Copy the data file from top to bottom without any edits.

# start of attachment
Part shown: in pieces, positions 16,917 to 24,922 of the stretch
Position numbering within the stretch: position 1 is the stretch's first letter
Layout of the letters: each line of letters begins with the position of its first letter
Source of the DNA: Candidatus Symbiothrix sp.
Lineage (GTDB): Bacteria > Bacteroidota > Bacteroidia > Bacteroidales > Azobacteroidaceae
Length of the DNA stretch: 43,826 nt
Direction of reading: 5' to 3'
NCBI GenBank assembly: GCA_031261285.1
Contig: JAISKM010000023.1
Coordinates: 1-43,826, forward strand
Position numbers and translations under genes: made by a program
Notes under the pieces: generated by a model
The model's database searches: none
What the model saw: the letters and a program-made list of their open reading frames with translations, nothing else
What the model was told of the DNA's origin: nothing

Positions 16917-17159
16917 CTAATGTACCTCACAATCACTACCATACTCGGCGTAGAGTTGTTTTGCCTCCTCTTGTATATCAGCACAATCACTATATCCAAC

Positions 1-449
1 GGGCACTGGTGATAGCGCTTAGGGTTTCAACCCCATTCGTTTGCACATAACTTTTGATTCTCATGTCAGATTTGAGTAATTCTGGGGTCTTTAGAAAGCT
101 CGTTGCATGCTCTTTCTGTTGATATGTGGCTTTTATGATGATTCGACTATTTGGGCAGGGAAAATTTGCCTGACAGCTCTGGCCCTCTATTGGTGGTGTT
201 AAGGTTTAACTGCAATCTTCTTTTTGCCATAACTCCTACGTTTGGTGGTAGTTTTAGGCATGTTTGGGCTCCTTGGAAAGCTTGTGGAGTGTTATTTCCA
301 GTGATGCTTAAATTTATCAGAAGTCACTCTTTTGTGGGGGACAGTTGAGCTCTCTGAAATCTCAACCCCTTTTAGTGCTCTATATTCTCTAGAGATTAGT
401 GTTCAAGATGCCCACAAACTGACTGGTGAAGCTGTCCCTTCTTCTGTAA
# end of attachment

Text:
Part shown: in pieces, positions 16,917 to 24,922 of the stretch
Position numbering within the stretch: position 1 is the stretch's first letter
Layout of the letters: each line of letters begins with the position of its first letter
Source of the DNA: Candidatus Symbiothrix sp.
Lineage (GTDB): Bacteria > Bacteroidota > Bacteroidia > Bacteroidales > Azobacteroidaceae
Length of the DNA stretch: 43,826 nt
Direction of reading: 5' to 3'
NCBI GenBank assembly: GCA_031261285.1
Contig: JAISKM010000023.1
Coordinates: 1-43,826, forward strand
Position numbers and translations under genes: made by a program
Notes under the pieces: generated by a model
The model's database searches: none
What the model saw: the letters and a program-made list of their open reading frames with translations, nothing else
What the model was told of the DNA's origin: nothing

Positions 16917-17159
16917 CTAATGTACCTCACAATCACTACCATACTCGGCGTAGAGTTGTTTTGCCTCCTCTTGTATATCAGCACAATCACTATATCCAAC

Positions 1-449
1 GGGCACTGGTGATAGCGCTTAGGGTTTCAACCCCATTCGTTTGCACATAACTTTTGATTCTCATGTCAGATTTGAGTAATTCTGGGGTCTTTAGAAAGCT
101 CGTTGCATGCTCTTTCTGTTGATATGTGGCTTTTATGATGATTCGACTATTTGGGCAGGGAAAATTTGCCTGACAGCTCTGGCCCTCTATTGGTGGTGTT
201 AAGGTTTAACTGCAATCTTCTTTTTGCCATAACTCCTACGTTTGGTGGTAGTTTTAGGCATGTTTGGGCTCCTTGGAAAGCTTGTGGAGTGTTATTTCCA
301 GTGATGCTTAAATTTATCAGAAGTCACTCTTTTGTGGGGGACAGTTGAGCTCTCTGAAATCTCAACCCCTTTTAGTGCTCTATATTCTCTAGAGATTAGT
401 GTTCAAGATGCCCACAAACTGACTGGTGAAGCTGTCCCTTCTTCTGTAA